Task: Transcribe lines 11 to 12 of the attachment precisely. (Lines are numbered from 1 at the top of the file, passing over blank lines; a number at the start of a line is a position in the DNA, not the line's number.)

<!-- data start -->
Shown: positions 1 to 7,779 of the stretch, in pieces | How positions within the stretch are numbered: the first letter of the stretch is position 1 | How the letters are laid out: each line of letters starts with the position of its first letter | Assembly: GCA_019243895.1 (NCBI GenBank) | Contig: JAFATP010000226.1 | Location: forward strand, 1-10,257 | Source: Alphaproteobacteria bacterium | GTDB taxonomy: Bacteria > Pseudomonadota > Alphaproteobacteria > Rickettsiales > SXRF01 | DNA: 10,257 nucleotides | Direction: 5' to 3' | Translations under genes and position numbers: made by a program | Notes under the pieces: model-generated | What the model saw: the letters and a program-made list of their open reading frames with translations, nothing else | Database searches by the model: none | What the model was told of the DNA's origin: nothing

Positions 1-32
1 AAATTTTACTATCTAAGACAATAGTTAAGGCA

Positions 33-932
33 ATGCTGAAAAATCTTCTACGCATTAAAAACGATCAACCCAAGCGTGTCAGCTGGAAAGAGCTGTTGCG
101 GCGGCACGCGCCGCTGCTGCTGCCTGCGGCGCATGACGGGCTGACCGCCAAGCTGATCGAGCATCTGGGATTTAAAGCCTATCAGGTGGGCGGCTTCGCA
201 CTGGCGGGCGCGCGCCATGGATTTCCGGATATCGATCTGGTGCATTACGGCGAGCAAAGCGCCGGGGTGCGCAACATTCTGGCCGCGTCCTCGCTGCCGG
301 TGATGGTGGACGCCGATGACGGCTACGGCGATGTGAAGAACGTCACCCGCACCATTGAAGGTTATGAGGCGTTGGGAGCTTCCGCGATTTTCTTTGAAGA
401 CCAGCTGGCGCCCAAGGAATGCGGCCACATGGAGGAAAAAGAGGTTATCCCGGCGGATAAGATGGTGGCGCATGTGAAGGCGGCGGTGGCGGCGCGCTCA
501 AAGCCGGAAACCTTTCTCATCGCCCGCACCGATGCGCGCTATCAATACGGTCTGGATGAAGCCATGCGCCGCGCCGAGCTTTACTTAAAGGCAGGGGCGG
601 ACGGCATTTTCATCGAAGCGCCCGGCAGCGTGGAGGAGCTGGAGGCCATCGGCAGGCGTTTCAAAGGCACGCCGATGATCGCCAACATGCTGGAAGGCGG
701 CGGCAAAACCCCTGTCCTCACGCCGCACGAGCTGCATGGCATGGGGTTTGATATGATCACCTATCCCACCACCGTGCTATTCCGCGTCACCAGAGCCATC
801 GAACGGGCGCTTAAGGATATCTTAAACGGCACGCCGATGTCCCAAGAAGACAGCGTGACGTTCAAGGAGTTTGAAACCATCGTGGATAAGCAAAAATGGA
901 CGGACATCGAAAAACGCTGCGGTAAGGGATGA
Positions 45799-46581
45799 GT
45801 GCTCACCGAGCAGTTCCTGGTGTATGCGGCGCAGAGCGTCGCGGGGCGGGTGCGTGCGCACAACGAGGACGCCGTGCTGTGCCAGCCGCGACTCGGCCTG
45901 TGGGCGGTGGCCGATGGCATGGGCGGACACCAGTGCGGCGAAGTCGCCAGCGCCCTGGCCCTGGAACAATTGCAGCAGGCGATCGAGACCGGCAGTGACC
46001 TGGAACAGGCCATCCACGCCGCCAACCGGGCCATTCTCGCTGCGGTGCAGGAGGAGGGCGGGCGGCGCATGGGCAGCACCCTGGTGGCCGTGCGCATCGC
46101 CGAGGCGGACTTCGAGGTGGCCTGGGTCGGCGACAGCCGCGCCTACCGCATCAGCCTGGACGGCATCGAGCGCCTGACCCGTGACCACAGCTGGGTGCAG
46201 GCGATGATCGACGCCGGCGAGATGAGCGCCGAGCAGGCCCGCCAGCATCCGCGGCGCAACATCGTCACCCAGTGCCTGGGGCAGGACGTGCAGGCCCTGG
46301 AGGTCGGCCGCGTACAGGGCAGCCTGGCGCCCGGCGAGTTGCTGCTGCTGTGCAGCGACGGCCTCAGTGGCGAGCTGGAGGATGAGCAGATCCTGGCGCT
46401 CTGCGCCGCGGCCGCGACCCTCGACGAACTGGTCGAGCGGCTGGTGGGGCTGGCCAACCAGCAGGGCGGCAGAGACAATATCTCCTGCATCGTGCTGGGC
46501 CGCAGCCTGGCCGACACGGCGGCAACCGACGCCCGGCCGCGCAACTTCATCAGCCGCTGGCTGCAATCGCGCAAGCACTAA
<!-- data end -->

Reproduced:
601 ACGGCATTTTCATCGAAGCGCCCGGCAGCGTGGAGGAGCTGGAGGCCATCGGCAGGCGTTTCAAAGGCACGCCGATGATCGCCAACATGCTGGAAGGCGG
701 CGGCAAAACCCCTGTCCTCACGCCGCACGAGCTGCATGGCATGGGGTTTGATATGATCACCTATCCCACCACCGTGCTATTCCGCGTCACCAGAGCCATC